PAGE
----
Monday, December 03, 2007

marketing it together

Is Co-Marketing the next big marketing wave to hit India? Two different companies coming together to join hands in creating a new product which is then marketed jointly. A win-win situation for both. Co-Marketing is not to be confused with co-promotion or co-branding. Nor is it a bundling offer. However, marketers in India are skeptical. They are more concerned about their bottom-line and shelf space. They for sure will site issues on profit sharing and budget control etc. As a Poor_Planner I can't stop thinking about the golden opportunities in-front of us. But no one is really taking that leap in India. Of course it pisses me off. Well, with all due respect to the managers of India Inc. I think it makes perfect sense to gear up to this new found opportunity. The key to Co-Marketing is finding the perfect partner for a long-lasting marriage. That's all. It's all about two different companies/brands coming together to create an unique product/brand which makes life easy, simpler, exciting and interesting for consumers. Rest will be history. Believe me. Anyways.

The concept of co-marketing is nothing new. In the past several brands have come together to create a product and then gone marketing it with a big bang. Intel and IBM. F1 is a good case in point. Bridgestone, Shell and Ferrari doing research together to make faster race cars. Nike Plus (Nike and iPod) is a brilliant recent example. Blackberry and Hutch/ Airtel. iPhone and Cingular. Imagine how much Surf Excel-matic can gain by creating an unique detergent that compliments Samsung's Silver Nano technology?

So here are few examples, which according to me can change the way we look at traditional marketing in India:
  • Kingfisher Airlines and Hertz Car Rental - Every Kingfisher First member can opt for this special service. Pick up and drop
  • Bajaj Pro-Biking and Castrol Bike Zone - Buy a Bajaj Bike and become a member of Castrol Bike Zone for all the after sales service requirements. Re-new the contract after a year and keep riding peacefully.
  • Kellogg's Cereals and Nestle Slim Milk - Well, Nestle has already launched Cerevita. But still, think of the potential that a special single consumption ready-to-eat pack has where the cereal comes with milk. Call it the Breakfast Pack. Unheard off in the category. Isn't it?
  • Modern Bread and Amul Butter - Now HUL is planning to sell the Modern Bread business once again (have they sold it already?). Isn't it a win-win situation for both? Modern Bread comes with Amul Butter in special packaging. Modern Bread gets a rub off from Amul Butter and they both can exist happily.
  • Taj Mahal Dessert Tea and Britannia Pure Magic - Guilt free indulgence. What say? Yeah yeah, Tata Tea Gold is giving a packet, oops I mean a Britannia Treat pack, but thats co-promotion not co-marketing. Britannia Pure Magic tastes great with Taj Mahal Dessert Tea or vice versa - now that co-marketing.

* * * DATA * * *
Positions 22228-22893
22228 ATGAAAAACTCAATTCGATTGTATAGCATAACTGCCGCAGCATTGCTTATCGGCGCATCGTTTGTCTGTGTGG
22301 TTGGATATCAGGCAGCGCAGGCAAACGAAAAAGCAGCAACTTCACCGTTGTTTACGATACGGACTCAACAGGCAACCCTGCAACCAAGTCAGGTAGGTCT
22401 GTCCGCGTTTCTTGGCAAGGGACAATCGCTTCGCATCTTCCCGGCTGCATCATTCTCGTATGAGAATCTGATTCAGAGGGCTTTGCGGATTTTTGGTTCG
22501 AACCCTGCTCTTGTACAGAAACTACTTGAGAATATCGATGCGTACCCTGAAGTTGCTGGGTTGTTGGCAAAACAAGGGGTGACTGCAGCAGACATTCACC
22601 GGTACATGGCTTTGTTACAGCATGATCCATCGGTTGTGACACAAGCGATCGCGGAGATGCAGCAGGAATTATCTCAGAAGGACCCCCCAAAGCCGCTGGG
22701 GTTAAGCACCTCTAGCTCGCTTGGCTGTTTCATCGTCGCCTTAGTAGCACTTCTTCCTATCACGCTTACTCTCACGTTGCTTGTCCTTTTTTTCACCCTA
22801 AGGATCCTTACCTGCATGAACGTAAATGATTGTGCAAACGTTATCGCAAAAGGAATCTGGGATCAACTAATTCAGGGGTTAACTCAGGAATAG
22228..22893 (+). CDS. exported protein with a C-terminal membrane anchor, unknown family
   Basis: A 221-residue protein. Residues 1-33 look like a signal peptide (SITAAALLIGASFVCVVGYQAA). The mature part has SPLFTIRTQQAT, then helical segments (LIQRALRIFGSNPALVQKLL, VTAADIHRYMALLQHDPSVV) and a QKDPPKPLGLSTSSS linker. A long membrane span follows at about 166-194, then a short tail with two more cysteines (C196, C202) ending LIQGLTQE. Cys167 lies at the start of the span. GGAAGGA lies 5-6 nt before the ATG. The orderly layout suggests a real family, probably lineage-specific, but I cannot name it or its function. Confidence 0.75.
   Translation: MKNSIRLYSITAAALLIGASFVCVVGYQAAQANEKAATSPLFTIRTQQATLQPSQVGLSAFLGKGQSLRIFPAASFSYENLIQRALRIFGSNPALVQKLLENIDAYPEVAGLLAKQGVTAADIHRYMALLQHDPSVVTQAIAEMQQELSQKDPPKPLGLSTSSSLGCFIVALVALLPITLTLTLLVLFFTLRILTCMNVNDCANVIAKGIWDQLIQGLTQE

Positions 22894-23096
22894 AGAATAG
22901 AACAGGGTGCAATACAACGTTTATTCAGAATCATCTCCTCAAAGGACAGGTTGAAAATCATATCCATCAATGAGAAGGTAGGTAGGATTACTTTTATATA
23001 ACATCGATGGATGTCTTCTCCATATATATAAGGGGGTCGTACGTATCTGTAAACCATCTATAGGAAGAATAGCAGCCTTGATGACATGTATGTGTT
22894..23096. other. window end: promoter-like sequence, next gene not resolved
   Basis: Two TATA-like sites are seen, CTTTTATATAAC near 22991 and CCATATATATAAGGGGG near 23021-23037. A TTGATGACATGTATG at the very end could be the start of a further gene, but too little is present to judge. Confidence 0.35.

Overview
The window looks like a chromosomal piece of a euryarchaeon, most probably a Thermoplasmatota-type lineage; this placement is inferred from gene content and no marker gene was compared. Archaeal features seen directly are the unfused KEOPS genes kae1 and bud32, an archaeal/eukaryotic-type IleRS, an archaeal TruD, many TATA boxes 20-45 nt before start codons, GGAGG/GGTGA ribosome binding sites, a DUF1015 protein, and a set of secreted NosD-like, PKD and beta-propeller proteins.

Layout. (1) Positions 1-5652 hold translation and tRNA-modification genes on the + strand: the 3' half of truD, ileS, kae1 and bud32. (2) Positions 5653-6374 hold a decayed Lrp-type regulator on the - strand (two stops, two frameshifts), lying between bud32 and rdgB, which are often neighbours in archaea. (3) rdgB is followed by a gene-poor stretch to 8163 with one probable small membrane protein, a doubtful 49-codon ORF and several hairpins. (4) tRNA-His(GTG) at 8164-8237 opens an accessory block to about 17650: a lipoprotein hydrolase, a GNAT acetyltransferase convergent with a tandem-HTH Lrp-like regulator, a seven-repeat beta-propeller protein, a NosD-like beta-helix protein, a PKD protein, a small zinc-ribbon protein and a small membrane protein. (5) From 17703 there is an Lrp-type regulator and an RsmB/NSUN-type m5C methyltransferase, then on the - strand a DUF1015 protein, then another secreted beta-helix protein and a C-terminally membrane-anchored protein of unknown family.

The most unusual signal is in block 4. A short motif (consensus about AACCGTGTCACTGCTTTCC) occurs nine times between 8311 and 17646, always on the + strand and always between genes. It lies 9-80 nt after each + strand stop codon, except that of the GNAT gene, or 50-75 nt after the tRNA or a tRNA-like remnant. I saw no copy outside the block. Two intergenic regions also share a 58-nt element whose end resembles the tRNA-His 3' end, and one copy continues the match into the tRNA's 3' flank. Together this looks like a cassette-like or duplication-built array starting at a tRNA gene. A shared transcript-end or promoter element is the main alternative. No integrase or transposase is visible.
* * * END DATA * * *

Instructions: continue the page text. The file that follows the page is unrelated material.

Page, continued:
• Adidas and Fitness One - Everything is possible.
  • Sugar Free and Cipla Diabetes Control Kit - Life is sweet.
  • Rohit Bal and DTC - They are already doing it. So why not Manish Malhotra and Titan Designer watches?
Well, now that you've read all this, do let me know what you think. Also give me two more examples (make it up, I know you can) of brands that you think make the perfect partner for a co-marketing exercise. How they complement each other and why does it make sense in the long run? Go ahead, enlighten me.


Cynical Rob said...

I really, really, really like this post.

There has been quite a few examples of it already ... LG and Prada ... Samung and B&O ... NASA and Aerospace ... Hummer and iPod to name a few.

I could even include the SONY Ericsson 'Walkman' range of phones because while they're from the same holding company, they are totally different divisions with different bottom lines, so it is an example of co-creation.

The issue is that in many cases, these alliances tend to be 'one-offs' or 'lessons in minimising financial over-exposure' rather than a desire to develop an entirely new brand.

From my perspective, the biggest hindrance to this evolvement of marketing is corporate ego ...

What I mean is that while it all makes sense in theory - in practice, one company tends to be [or believe] they are more 'dominant' in brand value - so they end up ruining the opportunity because they place excessive pressure on the joint venture in an attempt to achieve a greater 'advantage' in the alliance.

It doesn't always happen ... but more often than not, it seems to.

Hell, even with our own JV, we've had situations where our partners have wanted to exploit a situation because it could of been more advantageous to them than that of all the other parties.

It's like 'strategy' ... clients all talk about its importance but if they see a way to make short-term massive financial gains, more often than not, the strategy goes out the window and they just do what suits them, ha!

Saying all that, it can work ... it just requires people to go into it with open eyes and a specific reason for doing it.

Great post ...

pooR_Planner said...

Some great examples there Rob. I simply overlooked them. Completely agree with you when you say - the biggest hindrance is corporate ego. The whole point is create together for the greater benefit of consumers. It's the same consumer both the brands talk too. So why not do it together. Yes, it looks good in 'theory' but I strongly believe that time has come to shed those inhibitions and embrace a new way of working together. Now instead of fighting isn't it better to compliment each other?

Wish we had more people in the marketing world with open eyes.